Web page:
The EU will not be rushed into striking a deal on future relations with the UK just because Parliament has passed a law to prevent an extension of negotiations, Ireland’s foreign minister has said. Simon Coveney said the 31 December deadline written into Boris Johnson’s EU withdrawal legislation was “very ambitious” and would not apply to the remaining 27 nations of the EU. Mr Johnson’s insistence that he will not extend the transition period for negotiations beyond the end of 2020 has raised the spectre of a chaotic no-deal Brexit disrupting trade and travel.
Boris Johnson was today facing calls to step up action on global warming, after a poll for The Independent found overwhelming support for radical change to end the UK’s net carbon emissions by the end of the decade. Some 70 per cent of those questioned by pollsters BMG said they supported the target of net-zero emissions by 2030, with only 7 per cent opposing it. And support for swift action over the next 10 years was high across all age ranges, social groups and parts of the country, countering perceptions of a generational or urban/rural split on the climate emergency. The survey found high levels of concern over the threat which climate change poses to everyday life for people in the UK, with 57 per cent saying they expected it to have a negative impact, against just 12 per cent who said it would be positive and 21 per cent who thought it would not make any difference.
The images of boats dangerously overloaded with people desperate to reach our shores may capture the headlines. But migrants are far more likely to try to enter Britain in the back of lorries than chance the perilous sea crossing, figures from the French authorities show. At least 23,000 were caught in lorries in Calais or the Channel Tunnel last year. In comparison 3,339 crossed by boat, the French estimate, with 1,391 of those stopped. Attempted crossings rose sharply last year ahead of Brexit when security is expected to become tighter. The new figures only applies to those detected in the city’s Port or in the Eurotunnel, and not in other towns such as Cherbourg, Dunkirk and Le Havre where there are regular ferries to the UK.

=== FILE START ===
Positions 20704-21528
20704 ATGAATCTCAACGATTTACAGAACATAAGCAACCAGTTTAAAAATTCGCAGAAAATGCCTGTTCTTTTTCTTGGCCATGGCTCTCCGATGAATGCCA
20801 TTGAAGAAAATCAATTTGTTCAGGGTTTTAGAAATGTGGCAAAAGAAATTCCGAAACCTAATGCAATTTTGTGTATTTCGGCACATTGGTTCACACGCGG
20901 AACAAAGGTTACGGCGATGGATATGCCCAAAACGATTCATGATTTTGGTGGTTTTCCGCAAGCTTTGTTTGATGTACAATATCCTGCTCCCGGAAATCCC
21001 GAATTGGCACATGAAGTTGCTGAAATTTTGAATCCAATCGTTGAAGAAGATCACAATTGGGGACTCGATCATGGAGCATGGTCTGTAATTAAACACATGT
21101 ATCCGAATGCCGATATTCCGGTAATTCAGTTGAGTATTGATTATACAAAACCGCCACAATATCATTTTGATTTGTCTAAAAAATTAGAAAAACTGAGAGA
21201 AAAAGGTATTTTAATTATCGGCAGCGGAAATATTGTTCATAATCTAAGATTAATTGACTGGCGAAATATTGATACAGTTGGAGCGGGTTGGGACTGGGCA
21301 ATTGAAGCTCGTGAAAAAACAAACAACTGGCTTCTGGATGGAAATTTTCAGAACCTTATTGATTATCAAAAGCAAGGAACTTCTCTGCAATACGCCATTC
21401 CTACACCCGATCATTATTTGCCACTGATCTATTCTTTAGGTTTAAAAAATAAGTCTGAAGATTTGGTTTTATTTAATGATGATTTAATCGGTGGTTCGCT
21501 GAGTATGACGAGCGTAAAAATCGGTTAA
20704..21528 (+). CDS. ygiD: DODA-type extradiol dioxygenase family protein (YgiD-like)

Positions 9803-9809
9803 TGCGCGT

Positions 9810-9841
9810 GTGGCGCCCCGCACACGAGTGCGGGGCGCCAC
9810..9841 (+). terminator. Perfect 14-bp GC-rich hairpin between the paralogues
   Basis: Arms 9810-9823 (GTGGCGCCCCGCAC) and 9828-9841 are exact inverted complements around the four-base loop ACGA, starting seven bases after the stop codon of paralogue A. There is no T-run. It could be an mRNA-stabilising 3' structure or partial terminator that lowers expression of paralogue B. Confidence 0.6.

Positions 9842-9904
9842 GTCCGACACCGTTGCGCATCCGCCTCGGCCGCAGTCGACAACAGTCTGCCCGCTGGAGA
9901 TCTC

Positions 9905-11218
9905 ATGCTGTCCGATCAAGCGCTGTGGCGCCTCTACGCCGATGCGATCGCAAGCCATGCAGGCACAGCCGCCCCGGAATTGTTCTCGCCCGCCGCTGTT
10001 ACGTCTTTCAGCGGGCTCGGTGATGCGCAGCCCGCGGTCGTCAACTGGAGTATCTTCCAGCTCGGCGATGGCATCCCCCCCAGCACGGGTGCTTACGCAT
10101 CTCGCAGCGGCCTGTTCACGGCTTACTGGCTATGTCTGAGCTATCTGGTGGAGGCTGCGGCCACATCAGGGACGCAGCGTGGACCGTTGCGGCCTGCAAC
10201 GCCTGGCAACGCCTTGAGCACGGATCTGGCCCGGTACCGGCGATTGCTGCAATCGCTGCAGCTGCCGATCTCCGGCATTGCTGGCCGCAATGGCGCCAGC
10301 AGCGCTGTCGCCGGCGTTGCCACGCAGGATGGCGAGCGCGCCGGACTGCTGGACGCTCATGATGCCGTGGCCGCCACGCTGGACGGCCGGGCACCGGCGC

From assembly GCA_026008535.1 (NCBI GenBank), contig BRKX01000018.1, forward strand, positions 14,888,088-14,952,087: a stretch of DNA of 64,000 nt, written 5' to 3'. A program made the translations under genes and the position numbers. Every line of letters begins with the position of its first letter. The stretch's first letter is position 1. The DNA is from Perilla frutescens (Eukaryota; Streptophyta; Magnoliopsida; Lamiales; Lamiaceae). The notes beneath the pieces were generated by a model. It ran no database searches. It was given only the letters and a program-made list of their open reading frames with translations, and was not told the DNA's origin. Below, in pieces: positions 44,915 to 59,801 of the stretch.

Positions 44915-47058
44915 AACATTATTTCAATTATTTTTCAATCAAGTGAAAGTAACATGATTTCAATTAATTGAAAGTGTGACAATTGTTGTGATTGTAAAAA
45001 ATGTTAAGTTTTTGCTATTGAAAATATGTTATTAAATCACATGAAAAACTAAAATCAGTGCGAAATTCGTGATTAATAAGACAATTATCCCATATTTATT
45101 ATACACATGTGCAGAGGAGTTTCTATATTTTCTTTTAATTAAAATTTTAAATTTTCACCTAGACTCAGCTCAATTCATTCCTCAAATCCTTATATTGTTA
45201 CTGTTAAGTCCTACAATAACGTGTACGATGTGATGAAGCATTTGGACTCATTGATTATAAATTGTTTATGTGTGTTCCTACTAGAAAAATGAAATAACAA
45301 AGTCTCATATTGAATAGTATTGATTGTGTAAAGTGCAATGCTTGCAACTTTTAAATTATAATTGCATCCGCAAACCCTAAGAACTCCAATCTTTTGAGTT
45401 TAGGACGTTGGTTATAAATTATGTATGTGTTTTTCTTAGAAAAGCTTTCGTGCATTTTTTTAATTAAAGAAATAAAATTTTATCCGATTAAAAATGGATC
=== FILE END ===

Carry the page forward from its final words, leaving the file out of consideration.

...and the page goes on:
The government should scrap VAT on electric cars to boost sales, ministers have been told. Radical change was needed because too many drivers were still put off green cars by high buying prices, it was said. The AA said that ministers had to go further than the present £3,500 grant offered to motorists to help them to buy the cars. Electric cars can cost at least £10,000 more than their petrol and diesel equivalents and analysts say that the price gap is unlikely to narrow for several years. The government has set a target to abolish the sale of new petrol and diesel cars within the next 20 years, with at least half of vehicles being zero emission in the next decade.